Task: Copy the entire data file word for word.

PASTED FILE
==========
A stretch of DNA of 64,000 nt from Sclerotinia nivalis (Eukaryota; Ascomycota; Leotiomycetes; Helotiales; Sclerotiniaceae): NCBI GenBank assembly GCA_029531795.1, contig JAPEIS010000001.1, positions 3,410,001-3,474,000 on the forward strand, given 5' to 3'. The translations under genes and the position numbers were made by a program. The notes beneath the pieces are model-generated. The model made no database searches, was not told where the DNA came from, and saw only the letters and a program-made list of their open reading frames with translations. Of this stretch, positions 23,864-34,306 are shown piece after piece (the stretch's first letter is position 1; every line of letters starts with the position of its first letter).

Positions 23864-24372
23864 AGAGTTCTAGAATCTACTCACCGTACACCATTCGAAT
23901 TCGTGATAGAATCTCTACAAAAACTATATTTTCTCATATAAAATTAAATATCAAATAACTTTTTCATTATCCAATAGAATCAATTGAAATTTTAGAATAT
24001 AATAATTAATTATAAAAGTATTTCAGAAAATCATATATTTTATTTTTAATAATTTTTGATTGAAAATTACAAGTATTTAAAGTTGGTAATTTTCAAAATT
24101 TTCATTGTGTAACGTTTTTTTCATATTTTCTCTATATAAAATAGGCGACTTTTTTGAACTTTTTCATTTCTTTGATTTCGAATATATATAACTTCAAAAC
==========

A stretch of DNA of 64,000 nt from Sclerotinia nivalis (Eukaryota; Ascomycota; Leotiomycetes; Helotiales; Sclerotiniaceae): NCBI GenBank assembly GCA_029531795.1, contig JAPEIS010000001.1, positions 3,410,001-3,474,000 on the forward strand, given 5' to 3'. The translations under genes and the position numbers were made by a program. The notes beneath the pieces are model-generated. The model made no database searches, was not told where the DNA came from, and saw only the letters and a program-made list of their open reading frames with translations. Of this stretch, positions 23,864-34,306 are shown piece after piece (the stretch's first letter is position 1; every line of letters starts with the position of its first letter).

Positions 23864-24372
23864 AGAGTTCTAGAATCTACTCACCGTACACCATTCGAAT
23901 TCGTGATAGAATCTCTACAAAAACTATATTTTCTCATATAAAATTAAATATCAAATAACTTTTTCATTATCCAATAGAATCAATTGAAATTTTAGAATAT
24001 AATAATTAATTATAAAAGTATTTCAGAAAATCATATATTTTATTTTTAATAATTTTTGATTGAAAATTACAAGTATTTAAAGTTGGTAATTTTCAAAATT
24101 TTCATTGTGTAACGTTTTTTTCATATTTTCTCTATATAAAATAGGCGACTTTTTTGAACTTTTTCATTTCTTTGATTTCGAATATATATAACTTCAAAAC